The aging lung contributes to the loss of resiliency and frailty in the aging population that impairs the healthspan--reducing the duration of freedom from disability, pain and independence. Interventional strategies to improve healthspan and reduce the social and economic burdens of aging require novel approaches targeting malleable systems that improve resiliency and reduce frailty of the aging lung in response to pathogens and other environmental agents. Proteostasis refers to the dynamic process by which cells control the concentration, conformation, binding interactions, and location of individual proteins making up the proteome through a system of regulated networks. Dysfunction in the proteostasis networks in the cell is a common final pathway in aging phenotypes and declines during aging in model organisms; however, biologically relevant techniques to measure these changes in the mammalian lung and/or examine their consequences for organ physiology have been lacking. The investigators in this PPG have developed novel luminescence- and mass-spectroscopy-based techniques, to measure proteostasis in the lung, which they use to examine the function of the proteostasis networks in the lung during aging and during infection with the influenza A virus, a clinically important model of lung injury. Seasonal and pandemic influenza A infection cause disproportionate morbidity and mortality in older individuals. Severe infection results in the bilateral pulmonary infiltrates and hypoxemia that define the Acute Respiratory Distress Syndrome (ARDS), which is the primary cause of the 20,000-50,000 deaths in patients with influenza A infection each year. The Project Leaders use this system to probe the frailty of the proteostasis networks during aging in three highly integrated Projects and Cores. Project 1 will test the hypothesis that replacement of the tissue-resident alveolar macrophage pool with bone marrow derived alveolar macrophages over the lifespan impairs proteostasis to increase the susceptibility to influenza A infection in aged mice. Project 2 will tst the hypothesis that reducing mitochondrial respiratory chain capacity promotes epithelial proteostasis to attenuate influenza A virus-induced lung injury during aging. Project 3 will test the hypothesis that the enhanced susceptibility of aged, influenza A infected mice to skeletal muscle dysfunction results from an altered balance between signaling from the lung that disrupts proteostasis and signaling from the lung that induces a protective heat shock response. The Project Leaders combine genetic and pharmacologic interventions predicted to enhance or impair proteostatic function in aging mice before and after infection with the influenza A virus with sophisticated assessments of the function of the proteostasis networks (Core B) and lung and skeletal muscle physiology (Core C) to establish causal links between aging, proteostasis, and lung and skeletal muscle dysfunction in a mammalian system, providing important mechanistic and therapeutic insights into human aging.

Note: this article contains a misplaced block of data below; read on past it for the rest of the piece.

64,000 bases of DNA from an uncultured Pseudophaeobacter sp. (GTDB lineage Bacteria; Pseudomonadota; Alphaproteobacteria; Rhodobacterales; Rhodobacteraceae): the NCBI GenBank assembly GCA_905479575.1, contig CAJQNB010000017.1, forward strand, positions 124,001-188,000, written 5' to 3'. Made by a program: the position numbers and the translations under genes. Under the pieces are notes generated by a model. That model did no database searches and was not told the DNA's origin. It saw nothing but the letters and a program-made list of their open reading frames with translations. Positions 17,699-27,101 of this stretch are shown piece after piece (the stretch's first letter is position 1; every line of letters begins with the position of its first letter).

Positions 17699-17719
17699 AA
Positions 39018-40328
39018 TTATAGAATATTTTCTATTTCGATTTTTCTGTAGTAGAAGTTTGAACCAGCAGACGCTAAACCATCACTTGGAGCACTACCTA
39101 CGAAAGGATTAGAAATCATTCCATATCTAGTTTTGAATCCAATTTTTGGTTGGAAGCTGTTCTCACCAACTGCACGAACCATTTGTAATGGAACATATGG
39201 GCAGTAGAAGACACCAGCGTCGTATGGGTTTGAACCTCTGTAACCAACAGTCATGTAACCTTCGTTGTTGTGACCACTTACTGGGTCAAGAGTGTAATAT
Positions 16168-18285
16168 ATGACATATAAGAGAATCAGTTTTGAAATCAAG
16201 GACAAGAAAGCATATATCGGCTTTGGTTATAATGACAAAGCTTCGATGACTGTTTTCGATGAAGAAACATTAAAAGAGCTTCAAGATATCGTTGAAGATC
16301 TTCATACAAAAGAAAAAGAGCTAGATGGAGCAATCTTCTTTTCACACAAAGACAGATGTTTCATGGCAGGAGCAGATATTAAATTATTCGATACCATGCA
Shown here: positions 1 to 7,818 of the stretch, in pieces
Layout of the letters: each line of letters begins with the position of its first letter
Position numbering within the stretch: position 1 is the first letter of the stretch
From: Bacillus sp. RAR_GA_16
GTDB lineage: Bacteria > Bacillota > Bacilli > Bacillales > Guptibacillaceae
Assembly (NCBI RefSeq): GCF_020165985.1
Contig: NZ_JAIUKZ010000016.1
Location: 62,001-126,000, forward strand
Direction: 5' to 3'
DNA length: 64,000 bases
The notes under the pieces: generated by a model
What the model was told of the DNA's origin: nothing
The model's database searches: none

The aging lung contributes to the loss of resiliency and frailty in the aging population that impairs the healthspan--reducing the duration of freedom from disability, pain and independence. It is therefore not surprising that the aging of the human population is associated with increasing morbidity and mortality attributable to chronic lung diseases, which are currently the third leading cause of death in the United States. The goal of this Program Project Grant is to identify changes in proteostatic function related to genetic and environmental risk factors that contribute to the development of clinical lung disease resulting in loss of resilience and increased frailty of the aging population.
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